How does a holiday on two wheels appeal? When you book your next lodge, log cabin or cottage break, why not consider spending some time on two wheels, rather than four? If you and the family don’t have your own bikes, you can easily hire them from a number of places in Northumberland and get to see the county from a whole new perspective. To make life even easier, ask about hiring some of the latest electric bikes – e-bikes, for short!
Er, what’s an e-bike?
Put simply, e-bikes – electric bikes – are the next generation of regular bikes. They are becoming increasingly popular thanks to advances in technology. The main difference between an e-bike and a regular one is that the e-bike has a battery, motor and display screen. An e-bike offers you power-assisted pedalling, for an easier, more pleasurable ride. You can tackle hills or longer stretches of road without tiring so quickly. However, e-bikes are not mopeds or scooters. They are still, in many ways, a push bike… just with extra oomph!
Technically speaking, an e-bike is an “electrically assisted pedal cycle” (EAPC). However, because pedal-assist automatically stops at 15.5 mph, you don’t need a licence. You don’t need to register the bike either, and there’s no vehicle tax. As long as your e-bike has pedals that propel it, an electric motor that cuts out at more than 15.5 mph when ‘on road’, and power that does not exceed 250 watts, then it can be ridden on any cycle path and everywhere that allows bikes. If you are considering hiring e-bikes for the family holiday, please bear in mind that you must be over 14 years of age to ride one.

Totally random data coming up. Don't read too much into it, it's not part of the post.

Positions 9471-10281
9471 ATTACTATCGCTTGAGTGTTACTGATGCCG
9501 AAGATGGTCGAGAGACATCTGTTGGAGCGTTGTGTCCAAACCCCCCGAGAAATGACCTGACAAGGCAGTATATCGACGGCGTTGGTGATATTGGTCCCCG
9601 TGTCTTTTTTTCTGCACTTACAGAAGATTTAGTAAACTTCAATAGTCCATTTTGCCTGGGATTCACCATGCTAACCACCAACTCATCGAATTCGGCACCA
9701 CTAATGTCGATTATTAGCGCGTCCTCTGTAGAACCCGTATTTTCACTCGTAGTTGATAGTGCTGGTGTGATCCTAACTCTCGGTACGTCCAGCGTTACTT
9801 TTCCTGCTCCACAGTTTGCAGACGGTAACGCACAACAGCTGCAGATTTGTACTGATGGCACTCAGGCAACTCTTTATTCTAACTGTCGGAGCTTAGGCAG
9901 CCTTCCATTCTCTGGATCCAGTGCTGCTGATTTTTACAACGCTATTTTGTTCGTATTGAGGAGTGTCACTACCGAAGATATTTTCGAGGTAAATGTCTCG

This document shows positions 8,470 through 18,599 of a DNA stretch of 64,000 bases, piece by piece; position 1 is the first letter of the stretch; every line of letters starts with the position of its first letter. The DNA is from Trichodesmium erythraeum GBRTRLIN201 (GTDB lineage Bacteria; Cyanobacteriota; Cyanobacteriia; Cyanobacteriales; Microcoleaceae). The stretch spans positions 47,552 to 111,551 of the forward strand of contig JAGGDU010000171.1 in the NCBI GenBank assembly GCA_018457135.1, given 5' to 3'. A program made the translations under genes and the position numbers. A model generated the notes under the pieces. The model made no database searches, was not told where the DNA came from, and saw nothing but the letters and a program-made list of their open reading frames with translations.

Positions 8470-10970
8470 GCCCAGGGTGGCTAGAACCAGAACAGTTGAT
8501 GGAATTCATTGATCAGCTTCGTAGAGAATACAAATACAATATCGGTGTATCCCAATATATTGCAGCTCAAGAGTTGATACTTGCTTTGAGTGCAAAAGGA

E-bike your way to fitness
This week, I’m very excited to have become the proud owner of a brand new e-bike myself! A few years ago, in my late 50s, I had a total hip replacement. Shortly afterwards I decided to sell my faithful old mountain bike, believing I would never again have the strength in my hips and thighs to pedal the Northumberland hills. With two false hips, high impact activities (like running or aerobics) aren’t really an option for me, so in an effort to increase cardiovascular fitness, I started looking at alternatives. I realised ‘getting back in the saddle’ with an e-bike might now be the best way forward. If, like me, you’d like to get fitter but aren’t confident about your stamina levels, than an e-bike may offer a flexible solution, since the degree of effort you put in is entirely up to you. For example, you can start with pedal-assist until you get used to cycling again, then reduce reliance on it as you get stronger. In short, e-bikes offer all the fantastic health benefits of a regular bike, but with pedal-assist from the motor whenever you need it.
Great for your carbon footprint
A friend of mine has ridden an e-bike for a couple of years. This gave me the perfect chance to look one over and see whether it suited me. I started to research what was available and finally settled on a new model with Bosch power pack, 26” wheels and 9-speed Shimano gears and brakes. True, a brand new e-bike is not cheap, but you can get great deals on used (or demo) models. An e-bike is also more convenient than a regular push bike, so you might find yourself using it more often, making it quite cost-effective overall. Whether you’re using it on holiday, for commuting, or just a trip to the shops, pedal-assist can help you ride longer distances. That might mean you use the car a bit less and save on wear and tear, parking charges and fuel. In short, it’s great for your carbon footprint!
Stay safe and be prepared